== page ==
The Precision Decision
As inputs become more costly, site-specific crop management (precision agriculture) is slowly becoming more widely adopted in Florida citrus production. Used properly, precision agriculture can contribute to reduced waste, increased profits, and protection of the environment.
“Precision agriculture is not a single technology, but rather a set of many components from which growers can select to form a system that meets their unique needs and operation size,” says Reza Ehsani, assistant professor of agricultural and biological engineering at the UF/IFAS Citrus Research and Education Center (CREC). “In citrus production, a small change in increasing the efficiency of the input materials or yield could significantly affect the bottom line.”
Esa Ontermaa, precision agriculture coordinator at Lykes Citrus Management Division, says that precision agriculture includes many technologies, but that they don’t always fit every operation. He cautions growers to have a well-defined purpose and to thoroughly investigate and evaluate the options prior to implementation.
According to Ehsani, collecting yield data is the first step in precision agriculture. Yield monitoring is the process of measuring fruit yield for a given location and integrating it with GPS-obtained information.
“Yield monitors can provide and document the amount of yield variability at a smaller scale and can lead the way to manage the needs of each individual tree rather than treating the entire block of trees uniformly,” Ehsani says.
Several commercially available software packages can read yield data and create a yield map. Most can:
• Provide detailed statistical information regarding the collected data
• Use several years of collected data to categorize it and create different management zones
• Overlay the yield variability maps on aerial images of the grove to provide an enhanced visualization of the data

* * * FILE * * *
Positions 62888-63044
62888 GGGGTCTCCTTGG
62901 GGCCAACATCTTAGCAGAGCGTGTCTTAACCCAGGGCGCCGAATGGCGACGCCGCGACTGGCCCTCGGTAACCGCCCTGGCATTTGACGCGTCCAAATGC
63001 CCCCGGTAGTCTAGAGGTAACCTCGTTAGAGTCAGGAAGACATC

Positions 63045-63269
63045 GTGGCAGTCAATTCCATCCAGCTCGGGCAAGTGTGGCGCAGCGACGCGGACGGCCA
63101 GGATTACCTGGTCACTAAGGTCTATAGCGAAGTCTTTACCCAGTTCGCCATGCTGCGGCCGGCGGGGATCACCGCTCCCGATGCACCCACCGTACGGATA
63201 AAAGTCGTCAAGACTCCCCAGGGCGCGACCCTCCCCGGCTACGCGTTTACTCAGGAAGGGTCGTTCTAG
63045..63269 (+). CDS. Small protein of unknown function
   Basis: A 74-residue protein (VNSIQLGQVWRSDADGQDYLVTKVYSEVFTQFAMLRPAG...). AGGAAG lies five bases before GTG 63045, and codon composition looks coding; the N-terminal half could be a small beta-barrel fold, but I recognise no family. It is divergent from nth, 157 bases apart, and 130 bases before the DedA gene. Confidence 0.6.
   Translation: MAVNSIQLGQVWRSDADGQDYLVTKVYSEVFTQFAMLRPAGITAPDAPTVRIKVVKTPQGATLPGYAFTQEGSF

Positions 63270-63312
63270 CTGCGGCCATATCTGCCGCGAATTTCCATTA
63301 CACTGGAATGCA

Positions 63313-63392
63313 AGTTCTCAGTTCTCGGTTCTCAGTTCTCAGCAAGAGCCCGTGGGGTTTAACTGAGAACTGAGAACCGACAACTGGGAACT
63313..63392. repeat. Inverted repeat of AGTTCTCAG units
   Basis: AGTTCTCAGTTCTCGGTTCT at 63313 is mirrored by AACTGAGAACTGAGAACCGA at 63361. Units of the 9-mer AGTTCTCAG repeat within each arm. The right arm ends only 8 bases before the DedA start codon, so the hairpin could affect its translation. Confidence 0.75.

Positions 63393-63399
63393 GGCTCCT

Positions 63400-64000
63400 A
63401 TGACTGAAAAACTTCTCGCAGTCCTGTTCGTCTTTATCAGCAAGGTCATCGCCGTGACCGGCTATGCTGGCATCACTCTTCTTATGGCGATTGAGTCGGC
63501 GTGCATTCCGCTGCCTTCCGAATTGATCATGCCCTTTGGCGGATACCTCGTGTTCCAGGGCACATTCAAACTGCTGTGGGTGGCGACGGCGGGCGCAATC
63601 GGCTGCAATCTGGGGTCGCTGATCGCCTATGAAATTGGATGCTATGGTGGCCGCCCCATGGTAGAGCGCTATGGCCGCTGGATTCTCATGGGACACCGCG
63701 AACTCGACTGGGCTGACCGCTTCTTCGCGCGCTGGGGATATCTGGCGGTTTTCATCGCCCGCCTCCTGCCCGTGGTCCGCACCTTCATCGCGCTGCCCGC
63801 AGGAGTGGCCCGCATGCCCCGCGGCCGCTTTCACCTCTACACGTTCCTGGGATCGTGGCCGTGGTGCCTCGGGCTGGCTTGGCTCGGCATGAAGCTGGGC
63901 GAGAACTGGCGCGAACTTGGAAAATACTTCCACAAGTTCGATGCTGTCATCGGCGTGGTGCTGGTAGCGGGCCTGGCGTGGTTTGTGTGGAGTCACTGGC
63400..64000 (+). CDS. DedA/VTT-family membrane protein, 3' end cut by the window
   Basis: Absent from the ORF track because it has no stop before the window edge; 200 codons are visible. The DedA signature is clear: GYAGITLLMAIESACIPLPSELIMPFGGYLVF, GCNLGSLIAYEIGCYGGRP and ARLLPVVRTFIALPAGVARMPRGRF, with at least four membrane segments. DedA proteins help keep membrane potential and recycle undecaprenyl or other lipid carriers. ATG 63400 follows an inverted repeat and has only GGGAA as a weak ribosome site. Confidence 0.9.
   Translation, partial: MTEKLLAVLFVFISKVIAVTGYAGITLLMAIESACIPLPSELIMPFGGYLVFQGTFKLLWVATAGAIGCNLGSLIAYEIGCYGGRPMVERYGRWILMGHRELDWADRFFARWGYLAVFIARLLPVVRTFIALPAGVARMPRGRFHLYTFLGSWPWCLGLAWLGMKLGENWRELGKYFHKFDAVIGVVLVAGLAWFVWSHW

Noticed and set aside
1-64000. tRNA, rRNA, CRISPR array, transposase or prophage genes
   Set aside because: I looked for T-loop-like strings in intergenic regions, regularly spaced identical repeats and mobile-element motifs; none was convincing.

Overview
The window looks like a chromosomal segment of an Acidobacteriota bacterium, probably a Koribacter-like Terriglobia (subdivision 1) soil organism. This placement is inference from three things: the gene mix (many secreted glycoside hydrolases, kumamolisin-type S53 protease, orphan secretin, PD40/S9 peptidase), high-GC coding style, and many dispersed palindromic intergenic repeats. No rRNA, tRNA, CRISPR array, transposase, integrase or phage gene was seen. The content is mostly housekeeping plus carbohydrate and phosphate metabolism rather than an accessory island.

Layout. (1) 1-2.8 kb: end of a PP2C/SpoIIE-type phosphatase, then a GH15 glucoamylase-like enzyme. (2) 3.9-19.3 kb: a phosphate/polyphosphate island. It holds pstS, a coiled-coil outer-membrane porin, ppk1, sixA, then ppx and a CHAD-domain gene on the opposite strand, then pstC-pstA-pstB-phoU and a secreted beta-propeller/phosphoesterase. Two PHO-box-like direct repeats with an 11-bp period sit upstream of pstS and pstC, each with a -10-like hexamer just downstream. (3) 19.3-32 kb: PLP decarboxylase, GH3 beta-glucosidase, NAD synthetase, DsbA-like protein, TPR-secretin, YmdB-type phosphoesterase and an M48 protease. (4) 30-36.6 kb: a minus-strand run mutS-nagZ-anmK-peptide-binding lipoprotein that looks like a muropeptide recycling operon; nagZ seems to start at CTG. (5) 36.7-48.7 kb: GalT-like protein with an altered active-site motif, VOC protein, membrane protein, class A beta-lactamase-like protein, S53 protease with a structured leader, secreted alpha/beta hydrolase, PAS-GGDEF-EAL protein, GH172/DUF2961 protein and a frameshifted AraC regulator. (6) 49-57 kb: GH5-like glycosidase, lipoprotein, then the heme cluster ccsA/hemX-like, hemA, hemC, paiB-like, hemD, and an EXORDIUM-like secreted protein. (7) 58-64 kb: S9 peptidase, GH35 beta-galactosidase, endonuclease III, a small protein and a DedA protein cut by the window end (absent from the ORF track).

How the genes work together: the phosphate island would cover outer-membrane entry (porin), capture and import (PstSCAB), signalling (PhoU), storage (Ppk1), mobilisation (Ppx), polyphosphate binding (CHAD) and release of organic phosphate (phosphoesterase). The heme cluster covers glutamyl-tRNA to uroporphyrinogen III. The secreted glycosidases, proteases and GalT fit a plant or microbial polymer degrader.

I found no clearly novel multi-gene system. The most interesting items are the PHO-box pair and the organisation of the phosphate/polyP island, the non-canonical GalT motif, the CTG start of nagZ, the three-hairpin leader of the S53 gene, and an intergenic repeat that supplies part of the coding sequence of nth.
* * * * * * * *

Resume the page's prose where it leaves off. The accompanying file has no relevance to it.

• Create profitability maps that show where grove profit was maximum or minimum, or which areas lost money
• Create application maps based on different management zones for different crop inputs
• Extract machinery-management information such as field efficiency, machine operator performance, total downtime, and actual harvest time
Remote sensing refers to the multi-band images that are taken from an airplane, helicopter, or satellites. These images contain spectral reflectance data from the tree canopy and soil.
Laser map of a citrus tree canopy. The map can help determine fertility needs by tree size. “Analyzing these images can provide cost effective and timely information about tree health and soil conditions,” says Ehsani. “For example, it can help in spotting drainage problems in the field or detecting moisture stress. Large citrus growers can use this technology for counting trees and canopy-covered area, and eventually use the information for forecasting crop quality and yield.”
Variable Rate Technology
Variable rate technology (VRT) of inputs is another key component of precision ag, providing economic benefits to growers in the form of reduced use of fertilizer, agrochemicals, and irrigation water, while having a positive environmental impact. A system can be as simple as a variable rate fertilizer spreader with a couple of canopy sensors that can apply the fertilizer based on the tree size.
“The idea of variable rate application of inputs is to save resources, thereby lowering production costs and increasing profits,” says Ehsani. “It also helps to reduce ground water contamination and environmental degradation.”
A University of Florida study found that a VRT spreader costs approximately $29,000. A 15% reduction in fertilizer would save $21 per acre, so 1,380 acres of use would pay for the spreader.
Joby Sherrod, R&D/technical services manager of Duda Products Inc., says he has seen major monetary benefits through the use of VRT. For example, phosphorus has been eliminated from Duda’s standard fertilizer mix. Now, phosphorous is only applied, via VRT, to areas in which soil and leaf tissue tests indicate it is needed.
“We’re using much less phosphorus than when we blanket-applied a maintenance rate to everything. And we’re being more sustainable. By cutting the amount we apply, we cut the dollars spent, and we’re also addressing the needs of the trees better,” says Sherrod.
Ontermaa agrees. “We’ve seen significant savings and reduction of inputs as a result of our soil sampling program and VRT,” he says.
Ehsani says other precision agriculture technologies that are currently under development at CREC include yield monitoring systems for mechanical harvesters and sensors that detect disease and tree stress atearly stages of development.